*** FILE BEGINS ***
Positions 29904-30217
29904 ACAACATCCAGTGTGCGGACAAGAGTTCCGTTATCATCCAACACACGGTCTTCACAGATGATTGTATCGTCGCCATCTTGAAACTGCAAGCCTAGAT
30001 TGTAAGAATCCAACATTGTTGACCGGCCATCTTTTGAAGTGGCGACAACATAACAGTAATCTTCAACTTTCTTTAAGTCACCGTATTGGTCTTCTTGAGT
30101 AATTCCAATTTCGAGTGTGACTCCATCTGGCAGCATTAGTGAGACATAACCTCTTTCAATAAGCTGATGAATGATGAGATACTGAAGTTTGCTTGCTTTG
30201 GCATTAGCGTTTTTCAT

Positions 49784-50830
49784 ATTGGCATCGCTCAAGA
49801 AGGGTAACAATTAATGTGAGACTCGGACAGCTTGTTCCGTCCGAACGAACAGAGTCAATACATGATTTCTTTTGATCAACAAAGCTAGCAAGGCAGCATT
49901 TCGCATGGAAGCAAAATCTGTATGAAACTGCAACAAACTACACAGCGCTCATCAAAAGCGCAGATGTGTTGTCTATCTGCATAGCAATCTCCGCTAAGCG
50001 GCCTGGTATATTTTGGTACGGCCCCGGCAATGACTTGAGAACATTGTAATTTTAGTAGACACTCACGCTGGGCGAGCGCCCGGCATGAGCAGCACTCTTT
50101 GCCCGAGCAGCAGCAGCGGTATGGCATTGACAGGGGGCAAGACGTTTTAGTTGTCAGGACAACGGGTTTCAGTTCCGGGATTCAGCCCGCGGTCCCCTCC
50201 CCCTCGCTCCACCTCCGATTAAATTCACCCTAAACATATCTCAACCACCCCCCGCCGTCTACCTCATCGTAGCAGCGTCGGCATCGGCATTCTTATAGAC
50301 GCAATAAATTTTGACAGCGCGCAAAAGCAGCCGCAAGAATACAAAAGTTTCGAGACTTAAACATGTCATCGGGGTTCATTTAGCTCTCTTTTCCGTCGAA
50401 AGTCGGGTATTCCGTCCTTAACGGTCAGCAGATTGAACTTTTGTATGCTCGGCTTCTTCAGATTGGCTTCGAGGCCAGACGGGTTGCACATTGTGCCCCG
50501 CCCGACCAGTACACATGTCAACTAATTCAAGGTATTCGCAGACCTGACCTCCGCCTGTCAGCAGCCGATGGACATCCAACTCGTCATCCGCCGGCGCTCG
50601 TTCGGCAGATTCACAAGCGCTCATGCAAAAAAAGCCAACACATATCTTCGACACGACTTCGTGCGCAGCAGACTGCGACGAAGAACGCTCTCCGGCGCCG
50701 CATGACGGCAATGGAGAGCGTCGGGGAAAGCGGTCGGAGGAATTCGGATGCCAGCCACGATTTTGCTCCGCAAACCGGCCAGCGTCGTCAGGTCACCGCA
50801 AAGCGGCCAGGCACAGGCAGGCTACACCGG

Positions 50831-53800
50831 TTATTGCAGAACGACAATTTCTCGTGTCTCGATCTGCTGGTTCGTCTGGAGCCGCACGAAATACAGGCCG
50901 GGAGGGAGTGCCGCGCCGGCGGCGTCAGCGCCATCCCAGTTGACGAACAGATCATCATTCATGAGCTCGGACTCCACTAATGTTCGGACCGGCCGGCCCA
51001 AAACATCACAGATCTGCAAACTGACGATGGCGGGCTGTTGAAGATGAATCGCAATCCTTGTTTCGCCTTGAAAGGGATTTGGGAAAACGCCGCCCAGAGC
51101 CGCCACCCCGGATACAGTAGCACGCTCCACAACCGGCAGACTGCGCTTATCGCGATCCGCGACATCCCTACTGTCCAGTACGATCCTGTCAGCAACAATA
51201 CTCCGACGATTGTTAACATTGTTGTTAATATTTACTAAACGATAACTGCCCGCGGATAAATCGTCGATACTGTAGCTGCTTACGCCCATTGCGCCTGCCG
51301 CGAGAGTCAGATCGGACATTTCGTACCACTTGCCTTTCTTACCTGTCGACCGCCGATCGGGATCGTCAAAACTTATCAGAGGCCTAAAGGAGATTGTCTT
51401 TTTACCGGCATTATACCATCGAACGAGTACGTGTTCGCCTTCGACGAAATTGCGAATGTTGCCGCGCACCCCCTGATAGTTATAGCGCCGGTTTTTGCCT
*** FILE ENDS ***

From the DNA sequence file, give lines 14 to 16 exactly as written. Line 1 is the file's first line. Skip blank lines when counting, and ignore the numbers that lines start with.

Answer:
50401 AGTCGGGTATTCCGTCCTTAACGGTCAGCAGATTGAACTTTTGTATGCTCGGCTTCTTCAGATTGGCTTCGAGGCCAGACGGGTTGCACATTGTGCCCCG
50501 CCCGACCAGTACACATGTCAACTAATTCAAGGTATTCGCAGACCTGACCTCCGCCTGTCAGCAGCCGATGGACATCCAACTCGTCATCCGCCGGCGCTCG
50601 TTCGGCAGATTCACAAGCGCTCATGCAAAAAAAGCCAACACATATCTTCGACACGACTTCGTGCGCAGCAGACTGCGACGAAGAACGCTCTCCGGCGCCG